A network convergence zone in the hippocampus.

Mišić B, Goñi J, Betzel RF, Sporns O, McIntosh AR - PLoS Comput. Biol. (2014)

CA1 as a communication outlier.Communication metrics (node contents and arrivals) are compared to connectivity metrics, including in-degree (a,b), neighbours' mean in-degree (c,d) and neighbours' mean out-degree (e,f). In panels c-f, “neighbours” refers to nodes that project to CA1.
© Copyright Policy
Related In: Results  -  Collection

License
Show All Figures
getmorefigures.php?uid=PMC4256084&req=5

pcbi-1003982-g004: CA1 as a communication outlier.Communication metrics (node contents and arrivals) are compared to connectivity metrics, including in-degree (a,b), neighbours' mean in-degree (c,d) and neighbours' mean out-degree (e,f). In panels c-f, “neighbours” refers to nodes that project to CA1.
Mentions: Thus, comparisons with models confirm that the convergence of signal traffic at CA1 is not due to its degree, but some other higher-level feature of macaque connectivity. Specifically, the convergence of signal traffic appears to be related to both the topology and the directionality of the network. Figs. 4A and B confirm this, showing that CA1 behaves in a unique way. While greater in-degree (i.e. number of afferent projections) is associated with greater signal traffic, CA1 is a clear outlier. Namely, CA1 attracts signal traffic to an extent that is above and beyond what would be expected on the basis of its in-degree alone.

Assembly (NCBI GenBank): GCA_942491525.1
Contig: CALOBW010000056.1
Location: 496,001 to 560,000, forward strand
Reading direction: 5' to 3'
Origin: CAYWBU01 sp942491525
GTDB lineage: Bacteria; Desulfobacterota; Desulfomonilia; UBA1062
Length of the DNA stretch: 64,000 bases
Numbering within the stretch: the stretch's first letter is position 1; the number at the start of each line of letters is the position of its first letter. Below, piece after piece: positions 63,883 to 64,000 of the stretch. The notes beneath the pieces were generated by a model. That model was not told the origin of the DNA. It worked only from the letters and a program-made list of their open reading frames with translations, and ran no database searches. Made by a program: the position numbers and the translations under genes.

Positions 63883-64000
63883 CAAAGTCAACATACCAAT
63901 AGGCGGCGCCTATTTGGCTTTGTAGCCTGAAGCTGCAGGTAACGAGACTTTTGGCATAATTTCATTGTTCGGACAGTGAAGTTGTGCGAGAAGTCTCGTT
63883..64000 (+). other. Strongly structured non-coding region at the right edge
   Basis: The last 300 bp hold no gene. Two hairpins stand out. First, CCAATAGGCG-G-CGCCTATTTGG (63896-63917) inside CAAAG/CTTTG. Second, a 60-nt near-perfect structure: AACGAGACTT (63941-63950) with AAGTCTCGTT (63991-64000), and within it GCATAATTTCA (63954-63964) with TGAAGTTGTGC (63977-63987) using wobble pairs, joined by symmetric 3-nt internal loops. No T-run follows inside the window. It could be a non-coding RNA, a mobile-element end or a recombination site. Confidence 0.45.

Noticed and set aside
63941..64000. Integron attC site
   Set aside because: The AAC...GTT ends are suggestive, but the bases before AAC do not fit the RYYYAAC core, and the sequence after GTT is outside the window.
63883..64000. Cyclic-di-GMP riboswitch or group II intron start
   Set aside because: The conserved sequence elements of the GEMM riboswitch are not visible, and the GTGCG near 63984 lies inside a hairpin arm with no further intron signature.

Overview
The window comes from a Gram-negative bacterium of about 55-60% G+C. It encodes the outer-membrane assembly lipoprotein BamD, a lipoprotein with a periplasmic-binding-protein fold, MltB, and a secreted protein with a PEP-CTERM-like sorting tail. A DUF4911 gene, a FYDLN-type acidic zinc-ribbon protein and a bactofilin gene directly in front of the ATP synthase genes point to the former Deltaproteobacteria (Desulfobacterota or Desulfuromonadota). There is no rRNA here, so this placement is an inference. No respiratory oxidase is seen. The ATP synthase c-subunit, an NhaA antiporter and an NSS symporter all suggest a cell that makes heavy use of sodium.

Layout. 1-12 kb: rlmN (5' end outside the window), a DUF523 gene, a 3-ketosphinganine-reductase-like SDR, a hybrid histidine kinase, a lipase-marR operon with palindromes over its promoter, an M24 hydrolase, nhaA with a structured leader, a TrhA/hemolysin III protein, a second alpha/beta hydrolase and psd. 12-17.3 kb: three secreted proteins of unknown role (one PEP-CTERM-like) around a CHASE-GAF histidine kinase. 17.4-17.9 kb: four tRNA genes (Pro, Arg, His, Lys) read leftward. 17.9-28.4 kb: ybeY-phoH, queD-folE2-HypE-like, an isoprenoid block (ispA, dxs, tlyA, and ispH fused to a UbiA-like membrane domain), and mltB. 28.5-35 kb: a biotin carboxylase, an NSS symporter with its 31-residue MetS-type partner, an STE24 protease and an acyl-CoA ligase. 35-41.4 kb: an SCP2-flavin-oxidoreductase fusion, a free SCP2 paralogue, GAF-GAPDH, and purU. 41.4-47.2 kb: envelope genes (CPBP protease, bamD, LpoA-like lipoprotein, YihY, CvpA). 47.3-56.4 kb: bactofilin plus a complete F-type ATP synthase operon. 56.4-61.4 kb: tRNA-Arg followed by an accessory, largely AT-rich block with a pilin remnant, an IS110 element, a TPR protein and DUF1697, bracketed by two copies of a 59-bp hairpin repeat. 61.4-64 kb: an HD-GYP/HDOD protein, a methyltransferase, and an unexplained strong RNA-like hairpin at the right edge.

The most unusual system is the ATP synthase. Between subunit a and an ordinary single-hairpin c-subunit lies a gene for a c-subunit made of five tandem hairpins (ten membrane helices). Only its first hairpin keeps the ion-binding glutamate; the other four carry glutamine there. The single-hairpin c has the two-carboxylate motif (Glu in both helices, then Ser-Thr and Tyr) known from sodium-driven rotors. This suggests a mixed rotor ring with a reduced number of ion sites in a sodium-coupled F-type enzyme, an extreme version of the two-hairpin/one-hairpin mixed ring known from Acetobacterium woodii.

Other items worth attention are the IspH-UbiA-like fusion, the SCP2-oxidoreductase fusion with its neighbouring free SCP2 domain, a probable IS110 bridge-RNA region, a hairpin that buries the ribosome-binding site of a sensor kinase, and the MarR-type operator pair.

Bottom Line: However, recent quantitative graph-theoretic analyses of the static large-scale connectome have failed to demonstrate the centrality of the hippocampus; in the context of the whole brain, the hippocampus is not among the most connected or reachable nodes.Using a novel computational model, we demonstrate that large-scale brain network topology is organized to funnel and concentrate information flow in the hippocampus, supporting the long-standing hypothesis that this region acts as a critical convergence zone.Our results indicate that the functional capacity of the hippocampus is shaped by its embedding in the large-scale connectome.

View Article: PubMed Central - PubMed

Affiliation: Rotman Research Institute, Baycrest Centre, Toronto, Canada; Department of Psychology, University of Toronto, Toronto, Canada; Department of Psychological and Brain Sciences, Indiana University, Bloomington, Indiana, United States of America.

ABSTRACT
The hippocampal formation is a key structure for memory function in the brain. The functional anatomy of the brain suggests that the hippocampus may be a convergence zone, as it receives polysensory input from distributed association areas throughout the neocortex. However, recent quantitative graph-theoretic analyses of the static large-scale connectome have failed to demonstrate the centrality of the hippocampus; in the context of the whole brain, the hippocampus is not among the most connected or reachable nodes. Here we show that when communication dynamics are taken into account, the hippocampus is a key hub in the connectome. Using a novel computational model, we demonstrate that large-scale brain network topology is organized to funnel and concentrate information flow in the hippocampus, supporting the long-standing hypothesis that this region acts as a critical convergence zone. Our results indicate that the functional capacity of the hippocampus is shaped by its embedding in the large-scale connectome.

Show MeSH